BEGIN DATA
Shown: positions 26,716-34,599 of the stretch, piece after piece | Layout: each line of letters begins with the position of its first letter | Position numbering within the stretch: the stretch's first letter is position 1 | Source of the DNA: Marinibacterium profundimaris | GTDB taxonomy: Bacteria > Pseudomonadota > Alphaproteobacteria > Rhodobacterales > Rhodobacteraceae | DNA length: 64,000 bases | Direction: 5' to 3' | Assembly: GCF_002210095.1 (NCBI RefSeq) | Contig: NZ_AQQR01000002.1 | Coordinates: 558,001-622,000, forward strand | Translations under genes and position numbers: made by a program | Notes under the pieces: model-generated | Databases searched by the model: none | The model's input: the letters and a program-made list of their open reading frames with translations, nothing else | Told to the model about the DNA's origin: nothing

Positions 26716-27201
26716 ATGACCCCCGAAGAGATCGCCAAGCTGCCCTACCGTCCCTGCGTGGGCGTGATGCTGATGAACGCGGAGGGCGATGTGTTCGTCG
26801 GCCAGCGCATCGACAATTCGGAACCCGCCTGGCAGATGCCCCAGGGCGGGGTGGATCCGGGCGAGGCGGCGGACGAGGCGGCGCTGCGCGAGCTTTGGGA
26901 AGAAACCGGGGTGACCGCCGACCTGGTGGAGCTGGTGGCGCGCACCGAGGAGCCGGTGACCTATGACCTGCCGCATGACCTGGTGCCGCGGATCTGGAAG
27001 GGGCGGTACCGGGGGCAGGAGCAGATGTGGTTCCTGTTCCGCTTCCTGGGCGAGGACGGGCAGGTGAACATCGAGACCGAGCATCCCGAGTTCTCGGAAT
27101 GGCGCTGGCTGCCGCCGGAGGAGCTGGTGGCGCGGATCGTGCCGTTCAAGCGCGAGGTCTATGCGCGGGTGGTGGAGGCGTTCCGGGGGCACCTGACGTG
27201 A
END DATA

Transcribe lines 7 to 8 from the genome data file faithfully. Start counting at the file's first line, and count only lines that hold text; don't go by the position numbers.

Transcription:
27101 GGCGCTGGCTGCCGCCGGAGGAGCTGGTGGCGCGGATCGTGCCGTTCAAGCGCGAGGTCTATGCGCGGGTGGTGGAGGCGTTCCGGGGGCACCTGACGTG
27201 A